The following is a summary of proposed taxation and legal changes in Hungary for 1996. A more detailed description of the changes will follow in due course.

Foreign Exchange Law

A new foreign exchange law to take effect January 1, 1996 will take the Hungarian forint a big step closer to convertibility, and considerably ease financial transactions between Hungarian and foreign entities. For example, under current law a wholly-owned Hungarian subsidiary of a foreign company must obtain a permit from the National Bank of Hungary in order to borrow money from the parent company. This requirement will be removed for loans of over 12 months duration. Furthermore, under the new law foreigners working in Hungary will no longer be restricted to converting only half of their Hungarian forint earnings into hard currency; expatriates will now be able to convert all their forint salary into hard currency. Another aspect of the new law allows Hungarian companies to acquire equity in foreign companies without a licence from the National Bank of Hungary, but only if their holdings are 10% or more. Such transactions must still be reported to the National Bank of Hungary.

Social Security Contributions

As of January 1996 employers' social security contributions are expected to decrease by 2% or 3% (yet to be determined), that is from the current 44% to 41/42%. Employees' contributions are expected to go up by a similar amount.

Corporate Dividend Tax

The 23% supplementary tax on non-reinvested dividends implemented in January 1995 remains in force. However, for companies resident for tax purposes in countries which have a double taxation treaty with Hungary, the tax rate on the dividend is reduced to between 5% and 15% (depending on the treaty). For dividends paid to Hungarian shareholders, the full 23% rate is applicable.

Customs Duties

The 8% import surcharge implemented in March 1995 has already had a significant dampening effect on purchasing power, which has been felt by retailers in all sectors. Consumers are switching from high quality, higher priced goods to lower priced (and usually lower quality) imports or local products. Importers of capital goods, however, have not been as drastically affected, since under current law imports of plant and equipment, including such items as company cars and office equipment do not have to pay duties if financed by hard currency equity capital contributions. Under proposed legislation, however, the companies importing this type of equipment from 1996 would have to pay full import duties. At current time it is thought that the import duty exemption for productive plant and machinery will remain, however, this is yet to be confirmed.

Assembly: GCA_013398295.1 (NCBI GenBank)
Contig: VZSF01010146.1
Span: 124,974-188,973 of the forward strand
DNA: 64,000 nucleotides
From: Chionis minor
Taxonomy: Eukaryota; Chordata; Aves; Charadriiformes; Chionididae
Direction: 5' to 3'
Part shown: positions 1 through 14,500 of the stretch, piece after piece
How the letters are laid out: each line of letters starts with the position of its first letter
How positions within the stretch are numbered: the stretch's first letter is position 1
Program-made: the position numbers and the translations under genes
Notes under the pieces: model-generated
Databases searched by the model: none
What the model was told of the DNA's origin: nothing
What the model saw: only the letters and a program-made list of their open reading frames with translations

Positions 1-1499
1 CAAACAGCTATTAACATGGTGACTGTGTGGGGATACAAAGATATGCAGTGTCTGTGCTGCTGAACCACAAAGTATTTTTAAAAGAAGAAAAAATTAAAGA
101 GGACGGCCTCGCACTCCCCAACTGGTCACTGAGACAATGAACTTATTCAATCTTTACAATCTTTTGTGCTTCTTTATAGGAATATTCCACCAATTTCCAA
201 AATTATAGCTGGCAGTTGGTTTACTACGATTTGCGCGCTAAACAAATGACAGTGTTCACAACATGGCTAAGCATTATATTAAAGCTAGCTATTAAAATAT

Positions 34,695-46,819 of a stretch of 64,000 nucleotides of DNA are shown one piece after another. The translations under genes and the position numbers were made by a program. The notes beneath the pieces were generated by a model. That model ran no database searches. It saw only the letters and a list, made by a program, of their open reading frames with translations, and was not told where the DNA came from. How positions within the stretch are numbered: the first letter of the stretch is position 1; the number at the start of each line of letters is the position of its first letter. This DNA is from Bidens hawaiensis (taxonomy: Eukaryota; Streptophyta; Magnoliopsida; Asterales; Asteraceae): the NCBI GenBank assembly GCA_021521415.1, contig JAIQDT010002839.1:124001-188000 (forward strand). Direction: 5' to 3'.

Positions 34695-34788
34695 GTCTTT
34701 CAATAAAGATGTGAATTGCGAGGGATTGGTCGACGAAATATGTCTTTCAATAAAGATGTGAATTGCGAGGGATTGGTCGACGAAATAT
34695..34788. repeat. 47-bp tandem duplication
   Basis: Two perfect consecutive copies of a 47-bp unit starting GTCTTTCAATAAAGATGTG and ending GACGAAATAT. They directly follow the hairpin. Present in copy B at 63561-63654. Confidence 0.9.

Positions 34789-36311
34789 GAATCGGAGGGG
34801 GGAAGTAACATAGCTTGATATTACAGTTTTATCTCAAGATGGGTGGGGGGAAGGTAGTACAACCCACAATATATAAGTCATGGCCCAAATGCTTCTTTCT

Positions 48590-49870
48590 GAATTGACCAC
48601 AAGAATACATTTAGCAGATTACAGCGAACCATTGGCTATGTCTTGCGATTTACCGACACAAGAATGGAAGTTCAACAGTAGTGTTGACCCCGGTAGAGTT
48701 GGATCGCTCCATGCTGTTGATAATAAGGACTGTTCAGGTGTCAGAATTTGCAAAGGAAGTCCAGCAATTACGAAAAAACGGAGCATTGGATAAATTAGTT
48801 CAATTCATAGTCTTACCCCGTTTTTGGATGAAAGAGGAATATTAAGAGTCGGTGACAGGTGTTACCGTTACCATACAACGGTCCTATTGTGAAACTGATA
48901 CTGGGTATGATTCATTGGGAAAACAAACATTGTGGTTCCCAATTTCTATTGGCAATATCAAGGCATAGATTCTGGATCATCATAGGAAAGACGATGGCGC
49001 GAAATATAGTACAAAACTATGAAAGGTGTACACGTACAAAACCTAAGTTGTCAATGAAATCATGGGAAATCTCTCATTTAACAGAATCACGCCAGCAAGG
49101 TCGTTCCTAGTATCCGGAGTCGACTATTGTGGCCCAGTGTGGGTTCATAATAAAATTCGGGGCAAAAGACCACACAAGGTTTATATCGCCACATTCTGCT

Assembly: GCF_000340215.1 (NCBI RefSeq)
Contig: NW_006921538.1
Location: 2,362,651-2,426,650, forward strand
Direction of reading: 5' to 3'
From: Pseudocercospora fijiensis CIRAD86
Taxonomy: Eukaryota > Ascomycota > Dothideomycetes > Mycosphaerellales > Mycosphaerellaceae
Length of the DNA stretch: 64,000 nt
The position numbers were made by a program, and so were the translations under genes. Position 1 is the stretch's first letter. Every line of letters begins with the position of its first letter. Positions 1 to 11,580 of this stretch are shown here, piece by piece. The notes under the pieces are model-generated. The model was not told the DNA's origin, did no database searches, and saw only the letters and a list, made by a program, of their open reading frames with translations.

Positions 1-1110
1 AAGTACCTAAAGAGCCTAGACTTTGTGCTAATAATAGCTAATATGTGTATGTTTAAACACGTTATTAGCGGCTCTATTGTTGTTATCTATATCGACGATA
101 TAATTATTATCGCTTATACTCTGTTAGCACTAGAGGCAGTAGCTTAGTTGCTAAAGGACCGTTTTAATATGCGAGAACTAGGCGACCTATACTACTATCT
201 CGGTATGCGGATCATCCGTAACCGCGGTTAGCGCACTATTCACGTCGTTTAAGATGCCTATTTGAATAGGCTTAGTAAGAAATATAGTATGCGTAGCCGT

]Personal Income Tax

Expatriates in Hungary may end up paying higher taxes after January. Draft legislation now before parliament would eliminate the current 30% concession on foreign employee's gross salary income, which would raise the marginal tax rate for an expatriate from 31% to 44%. Opponents are pushing for a retention of the 30% concession, or at least, a step-by-step reduction of the concession, rather than the large jump proposed in the legislation.

Corporate Tax Allowance

On the bright side, a proposal has come from the Ministry of Trade & Industry to reinstate a tax allowance for large-scale, export-oriented investors. Under the proposed legislation companies with a minimum capital investment of Ftlbn ($7.5m) and export revenues which show a minimum annual growth of 25% (but a minimum of Ft600m) will qualify for a 50% break in corporate taxes. This allowance is available for a maximum period of 5 years and means that companies which qualify will be taxable at a rate of 9%, calculated as 50% @ 18% (general corporate tax rate).

Tax Collection

The country's taxation administration body - the APEH (equivalent of the IRS) is seeking to introduce greater powers to investigate individuals' and companies' business transactions. Under current law the APEH has minimal power to investigate an individual's or a company's records. The IMF has criticised this, saying that if Hungary wants to combat tax evasion and the black economy the burden of proof should not be on the tax authorities, as is still the case in Hungary, but on the taxpayer, as is the norm in Western countries.

The content of this article is intended to provide general information on the subject matter. It is not a substitute for specialist advice.

If you require any further information on Hungary, please call Peter Gerendasi at Price Waterhouse, Budapest, telephone ++36 1 269-6910, fax ++36 1 269-6938, or E-mail: or enter text search 'Price Waterhouse Budapest' and 'Business Monitor'.